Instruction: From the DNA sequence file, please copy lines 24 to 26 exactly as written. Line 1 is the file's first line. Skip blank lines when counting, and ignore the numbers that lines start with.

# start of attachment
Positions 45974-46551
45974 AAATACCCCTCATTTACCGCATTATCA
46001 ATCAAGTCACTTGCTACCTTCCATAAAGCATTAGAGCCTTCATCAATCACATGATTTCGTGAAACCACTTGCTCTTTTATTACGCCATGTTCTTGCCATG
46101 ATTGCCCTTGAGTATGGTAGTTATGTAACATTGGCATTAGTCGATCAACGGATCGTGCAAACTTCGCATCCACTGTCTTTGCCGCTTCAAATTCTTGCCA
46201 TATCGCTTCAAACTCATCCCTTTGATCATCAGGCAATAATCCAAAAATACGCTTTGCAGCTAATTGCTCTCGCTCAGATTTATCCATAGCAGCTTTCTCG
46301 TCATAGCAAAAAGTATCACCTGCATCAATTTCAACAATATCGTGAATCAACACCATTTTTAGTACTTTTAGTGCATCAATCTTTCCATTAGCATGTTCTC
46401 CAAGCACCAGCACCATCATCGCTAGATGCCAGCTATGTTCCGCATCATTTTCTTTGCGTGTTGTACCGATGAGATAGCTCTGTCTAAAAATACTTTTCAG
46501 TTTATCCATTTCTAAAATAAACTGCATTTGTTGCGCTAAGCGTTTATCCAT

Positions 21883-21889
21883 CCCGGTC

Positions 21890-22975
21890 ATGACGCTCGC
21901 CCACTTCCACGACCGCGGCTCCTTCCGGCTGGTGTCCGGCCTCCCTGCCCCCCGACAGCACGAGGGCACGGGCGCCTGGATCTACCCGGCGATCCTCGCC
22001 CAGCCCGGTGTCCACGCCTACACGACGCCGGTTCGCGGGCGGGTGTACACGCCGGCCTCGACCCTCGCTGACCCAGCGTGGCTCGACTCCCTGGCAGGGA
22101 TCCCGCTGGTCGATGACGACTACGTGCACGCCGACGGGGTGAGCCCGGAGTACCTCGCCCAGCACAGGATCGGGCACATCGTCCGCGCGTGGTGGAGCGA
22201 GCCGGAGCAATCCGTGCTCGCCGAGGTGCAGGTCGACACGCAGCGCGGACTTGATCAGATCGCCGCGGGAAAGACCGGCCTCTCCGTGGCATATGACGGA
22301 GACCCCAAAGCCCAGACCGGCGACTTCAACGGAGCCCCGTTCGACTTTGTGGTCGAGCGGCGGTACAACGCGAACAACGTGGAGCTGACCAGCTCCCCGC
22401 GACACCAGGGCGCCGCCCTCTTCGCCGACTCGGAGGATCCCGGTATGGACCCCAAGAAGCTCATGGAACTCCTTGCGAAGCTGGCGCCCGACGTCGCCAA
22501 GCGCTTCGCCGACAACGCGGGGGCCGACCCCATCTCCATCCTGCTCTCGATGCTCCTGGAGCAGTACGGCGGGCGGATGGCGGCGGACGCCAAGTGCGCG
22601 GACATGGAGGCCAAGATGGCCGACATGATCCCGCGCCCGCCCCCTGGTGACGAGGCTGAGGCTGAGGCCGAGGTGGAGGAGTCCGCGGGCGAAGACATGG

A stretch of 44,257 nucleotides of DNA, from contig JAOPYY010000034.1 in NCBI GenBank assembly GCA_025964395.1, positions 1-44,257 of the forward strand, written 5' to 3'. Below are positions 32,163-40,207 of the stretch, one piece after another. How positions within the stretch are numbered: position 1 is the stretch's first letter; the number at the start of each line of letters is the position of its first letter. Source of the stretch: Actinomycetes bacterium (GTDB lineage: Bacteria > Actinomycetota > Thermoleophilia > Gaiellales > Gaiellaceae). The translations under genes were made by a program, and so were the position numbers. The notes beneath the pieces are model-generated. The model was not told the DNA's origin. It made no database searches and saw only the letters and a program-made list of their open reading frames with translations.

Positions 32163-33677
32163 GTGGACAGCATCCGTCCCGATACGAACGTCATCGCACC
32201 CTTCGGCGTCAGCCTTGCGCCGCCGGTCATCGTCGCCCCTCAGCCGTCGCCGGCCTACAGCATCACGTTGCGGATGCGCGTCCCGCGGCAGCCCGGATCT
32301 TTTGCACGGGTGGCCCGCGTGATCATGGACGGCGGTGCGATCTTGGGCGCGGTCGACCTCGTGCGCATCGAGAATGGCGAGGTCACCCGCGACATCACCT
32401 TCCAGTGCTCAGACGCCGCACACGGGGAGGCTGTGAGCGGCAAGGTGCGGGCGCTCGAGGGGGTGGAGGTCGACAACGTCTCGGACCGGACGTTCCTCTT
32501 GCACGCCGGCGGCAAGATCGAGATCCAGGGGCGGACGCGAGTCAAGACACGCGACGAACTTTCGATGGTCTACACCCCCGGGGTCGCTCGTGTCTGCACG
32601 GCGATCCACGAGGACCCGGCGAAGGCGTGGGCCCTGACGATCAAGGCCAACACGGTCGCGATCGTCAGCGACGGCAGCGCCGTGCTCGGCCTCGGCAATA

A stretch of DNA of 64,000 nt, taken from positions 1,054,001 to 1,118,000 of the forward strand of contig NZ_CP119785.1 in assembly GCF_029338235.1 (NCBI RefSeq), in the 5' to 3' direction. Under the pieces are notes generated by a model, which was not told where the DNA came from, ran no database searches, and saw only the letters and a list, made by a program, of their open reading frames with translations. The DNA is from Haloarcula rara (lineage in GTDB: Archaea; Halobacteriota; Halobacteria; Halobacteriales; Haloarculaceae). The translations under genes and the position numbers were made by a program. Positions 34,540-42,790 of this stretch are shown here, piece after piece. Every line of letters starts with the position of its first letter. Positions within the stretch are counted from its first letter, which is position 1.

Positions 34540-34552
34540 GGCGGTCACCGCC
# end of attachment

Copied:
32201 CTTCGGCGTCAGCCTTGCGCCGCCGGTCATCGTCGCCCCTCAGCCGTCGCCGGCCTACAGCATCACGTTGCGGATGCGCGTCCCGCGGCAGCCCGGATCT
32301 TTTGCACGGGTGGCCCGCGTGATCATGGACGGCGGTGCGATCTTGGGCGCGGTCGACCTCGTGCGCATCGAGAATGGCGAGGTCACCCGCGACATCACCT
32401 TCCAGTGCTCAGACGCCGCACACGGGGAGGCTGTGAGCGGCAAGGTGCGGGCGCTCGAGGGGGTGGAGGTCGACAACGTCTCGGACCGGACGTTCCTCTT